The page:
La Belle Noiseuse, which we are told is the title of the masterpiece the master artist is working on, is about a 17th century lady of the world who was kind of nutty in the sense that she was difficult to figure out. She is referred to as being someone who is a “ball-buster.”
With Freno back at work, the air is filled with tension. Under Rivette’s masterful direction, what happens is what you might expect to happen but not in the way you expected it to happen. The result being a fascinating look at how an artist tries to get at the essence of what he is doing, struggling with his passions and his intellect. Those around him become in one way or another part of his work. He incorporates their jealousies, sexuality, and life ambitions onto his canvas over the three day period he works with the nude model.
Every character has a part to play in the dynamics of the artist’s creation, as he struggles to relate with his recalcitrant (she is steamed at Nicolas for not consulting her, saying “you sold my arse”) and difficult model (this mansion reminds her of boarding school where she was sick all the time, until they eventually kicked her out of the school). Freno finds that he must use his wits to get her to do what he wants her to do, because she is determined to be who she is; that is, until she becomes hypnotized under the artist’s careful scrutiny and finds it impossible to wear the same mask in life she has previously worn. The new question becomes, who is she now?
What makes for a captivating depiction of an artist at work are scenes such as these, where one’s sense of time is lost in a world of art. But the length of the picture (it is 240 minutes) does not seem too long. We become part of the creative process starting from scratch and actually are hearing the artist’s scratching sounds on the canvas for minutes at a time with no action on the screen. We just watch Freno at work and watch him manipulate the model into the pose he wants, even when Marianne complains that he is hurting her.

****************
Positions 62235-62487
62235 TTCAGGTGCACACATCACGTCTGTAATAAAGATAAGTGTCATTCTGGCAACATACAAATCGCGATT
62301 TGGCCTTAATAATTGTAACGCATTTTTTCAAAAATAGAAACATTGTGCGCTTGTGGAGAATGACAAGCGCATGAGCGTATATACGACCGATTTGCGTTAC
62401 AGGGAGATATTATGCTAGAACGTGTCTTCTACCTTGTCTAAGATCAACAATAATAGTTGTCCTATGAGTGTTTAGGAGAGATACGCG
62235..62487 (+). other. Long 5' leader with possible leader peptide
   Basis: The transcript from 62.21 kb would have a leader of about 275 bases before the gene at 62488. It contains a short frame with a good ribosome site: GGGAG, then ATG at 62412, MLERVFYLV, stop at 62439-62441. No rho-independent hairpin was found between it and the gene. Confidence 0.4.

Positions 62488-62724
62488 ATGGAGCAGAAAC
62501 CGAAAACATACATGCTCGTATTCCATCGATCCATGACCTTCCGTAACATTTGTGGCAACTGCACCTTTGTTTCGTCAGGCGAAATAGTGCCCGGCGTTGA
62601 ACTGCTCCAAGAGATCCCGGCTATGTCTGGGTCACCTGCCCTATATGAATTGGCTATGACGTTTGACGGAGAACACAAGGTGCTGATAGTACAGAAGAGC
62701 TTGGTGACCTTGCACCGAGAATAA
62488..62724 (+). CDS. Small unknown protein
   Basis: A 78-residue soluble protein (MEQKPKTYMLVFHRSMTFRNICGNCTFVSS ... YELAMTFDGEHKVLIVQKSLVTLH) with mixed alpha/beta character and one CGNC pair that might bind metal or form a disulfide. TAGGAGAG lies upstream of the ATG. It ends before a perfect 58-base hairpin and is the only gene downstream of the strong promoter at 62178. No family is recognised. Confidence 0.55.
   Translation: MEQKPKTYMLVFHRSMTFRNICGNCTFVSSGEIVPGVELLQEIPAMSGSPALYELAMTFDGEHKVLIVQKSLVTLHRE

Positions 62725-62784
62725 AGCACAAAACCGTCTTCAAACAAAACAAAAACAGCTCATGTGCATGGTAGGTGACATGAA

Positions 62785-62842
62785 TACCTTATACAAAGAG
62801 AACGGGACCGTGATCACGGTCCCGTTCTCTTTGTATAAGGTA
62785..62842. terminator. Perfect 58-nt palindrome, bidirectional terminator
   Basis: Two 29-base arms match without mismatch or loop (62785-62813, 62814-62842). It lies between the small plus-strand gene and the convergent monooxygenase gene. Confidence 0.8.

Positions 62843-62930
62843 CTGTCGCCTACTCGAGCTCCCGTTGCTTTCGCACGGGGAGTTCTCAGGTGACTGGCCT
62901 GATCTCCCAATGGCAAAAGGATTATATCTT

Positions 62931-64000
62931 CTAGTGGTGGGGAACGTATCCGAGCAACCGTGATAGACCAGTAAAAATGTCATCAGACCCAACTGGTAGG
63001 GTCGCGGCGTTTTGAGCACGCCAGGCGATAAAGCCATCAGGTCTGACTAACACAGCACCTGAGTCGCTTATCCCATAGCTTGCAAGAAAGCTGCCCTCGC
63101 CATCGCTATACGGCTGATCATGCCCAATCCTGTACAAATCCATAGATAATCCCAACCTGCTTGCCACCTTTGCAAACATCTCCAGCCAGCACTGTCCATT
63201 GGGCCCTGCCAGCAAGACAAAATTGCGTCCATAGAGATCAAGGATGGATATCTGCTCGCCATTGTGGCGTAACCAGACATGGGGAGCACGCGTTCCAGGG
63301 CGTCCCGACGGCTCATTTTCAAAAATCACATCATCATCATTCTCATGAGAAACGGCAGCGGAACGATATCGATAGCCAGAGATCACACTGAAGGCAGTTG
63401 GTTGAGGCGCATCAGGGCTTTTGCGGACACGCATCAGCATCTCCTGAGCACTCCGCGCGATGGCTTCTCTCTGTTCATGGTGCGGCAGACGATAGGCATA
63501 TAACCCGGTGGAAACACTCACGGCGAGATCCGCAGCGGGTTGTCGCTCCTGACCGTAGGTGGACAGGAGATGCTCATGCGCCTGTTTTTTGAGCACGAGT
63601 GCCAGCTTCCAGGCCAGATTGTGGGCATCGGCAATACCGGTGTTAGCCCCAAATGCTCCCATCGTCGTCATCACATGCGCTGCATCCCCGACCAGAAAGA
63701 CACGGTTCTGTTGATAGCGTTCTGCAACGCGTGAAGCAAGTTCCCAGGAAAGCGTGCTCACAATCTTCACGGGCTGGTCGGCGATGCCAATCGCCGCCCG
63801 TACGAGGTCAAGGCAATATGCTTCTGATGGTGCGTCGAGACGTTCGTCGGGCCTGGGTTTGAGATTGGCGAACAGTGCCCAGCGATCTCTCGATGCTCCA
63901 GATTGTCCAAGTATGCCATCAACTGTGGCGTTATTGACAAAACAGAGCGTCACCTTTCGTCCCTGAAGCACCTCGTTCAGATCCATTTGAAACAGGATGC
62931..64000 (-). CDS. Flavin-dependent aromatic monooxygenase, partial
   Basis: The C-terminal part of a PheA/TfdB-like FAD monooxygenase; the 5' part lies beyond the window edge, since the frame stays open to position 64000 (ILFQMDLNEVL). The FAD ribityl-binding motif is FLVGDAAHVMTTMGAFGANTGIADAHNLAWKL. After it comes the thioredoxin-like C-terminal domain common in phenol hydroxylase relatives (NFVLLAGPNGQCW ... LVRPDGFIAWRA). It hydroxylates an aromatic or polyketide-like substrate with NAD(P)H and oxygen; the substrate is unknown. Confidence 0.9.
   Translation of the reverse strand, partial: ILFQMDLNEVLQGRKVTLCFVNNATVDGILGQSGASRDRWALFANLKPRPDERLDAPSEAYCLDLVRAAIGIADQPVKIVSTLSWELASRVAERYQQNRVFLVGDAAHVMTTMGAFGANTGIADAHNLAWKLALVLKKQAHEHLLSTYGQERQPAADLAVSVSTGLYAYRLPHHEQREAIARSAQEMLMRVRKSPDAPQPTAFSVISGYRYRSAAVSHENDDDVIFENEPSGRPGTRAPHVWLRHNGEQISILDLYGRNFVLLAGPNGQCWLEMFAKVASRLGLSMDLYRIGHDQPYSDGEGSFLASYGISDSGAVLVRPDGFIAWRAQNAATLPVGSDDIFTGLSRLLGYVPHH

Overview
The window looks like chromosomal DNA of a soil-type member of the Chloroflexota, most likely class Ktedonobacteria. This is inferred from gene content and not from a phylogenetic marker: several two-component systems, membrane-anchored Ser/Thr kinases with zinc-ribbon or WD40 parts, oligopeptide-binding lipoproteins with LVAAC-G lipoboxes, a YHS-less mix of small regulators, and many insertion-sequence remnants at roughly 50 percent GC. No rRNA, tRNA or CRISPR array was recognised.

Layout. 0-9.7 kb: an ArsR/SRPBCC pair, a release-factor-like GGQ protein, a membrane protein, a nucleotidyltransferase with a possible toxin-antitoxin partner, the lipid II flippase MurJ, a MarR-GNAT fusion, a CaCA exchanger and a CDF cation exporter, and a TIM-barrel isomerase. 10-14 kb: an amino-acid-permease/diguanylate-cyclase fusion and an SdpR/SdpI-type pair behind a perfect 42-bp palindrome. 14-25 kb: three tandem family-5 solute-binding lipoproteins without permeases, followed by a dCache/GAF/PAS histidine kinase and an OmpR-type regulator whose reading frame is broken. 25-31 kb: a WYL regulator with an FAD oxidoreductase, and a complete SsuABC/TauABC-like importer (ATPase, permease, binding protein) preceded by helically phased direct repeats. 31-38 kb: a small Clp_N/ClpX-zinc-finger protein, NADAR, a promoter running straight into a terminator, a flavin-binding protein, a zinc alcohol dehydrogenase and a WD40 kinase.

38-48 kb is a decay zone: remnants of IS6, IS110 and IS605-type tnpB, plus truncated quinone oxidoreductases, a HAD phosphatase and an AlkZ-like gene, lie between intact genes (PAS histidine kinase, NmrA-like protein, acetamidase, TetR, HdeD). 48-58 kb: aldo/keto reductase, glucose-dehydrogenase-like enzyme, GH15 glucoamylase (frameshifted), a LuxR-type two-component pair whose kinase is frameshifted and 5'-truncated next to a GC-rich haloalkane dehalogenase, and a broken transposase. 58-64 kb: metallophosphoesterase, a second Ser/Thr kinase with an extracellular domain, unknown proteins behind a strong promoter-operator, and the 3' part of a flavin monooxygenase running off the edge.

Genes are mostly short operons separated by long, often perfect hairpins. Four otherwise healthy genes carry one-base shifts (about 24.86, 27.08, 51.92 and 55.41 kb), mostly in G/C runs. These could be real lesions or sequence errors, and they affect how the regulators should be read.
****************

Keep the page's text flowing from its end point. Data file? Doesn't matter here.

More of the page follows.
That the truth is cruel might have seemed like bullshit to Marianne when Freno first said it. But, now that Marianne is getting a grip on herself, she is no longer scared of facing herself and what is going on with her relationships–that is, with Nicolas and the strange attraction she has for the much older artist who is in his sixties.
The girl-to-girl talks with Liz do not seem to do anything for Marianne. Marianne is just curious how Liz met the artist. And when told they met in a cafe and that he fell for her first before painting her, seemed to satisfy her curiosity. But Marianne showed no interest in ever becoming her friend. Liz, on the other hand, is aware of what her husband is like. She knows he will behave properly with the model while working with her, but after that she realizes there is a danger that sparks could fly between them. She thinks he is looking for something in the model’s beauty that he can no longer find in her; and, that’s what is upsetting to her. She tries to play the role of supporter to her husband by making sure Marianne feels reassured to continue modeling; yet, she is guarded that something could go wrong that might upset her own relationship with Freno.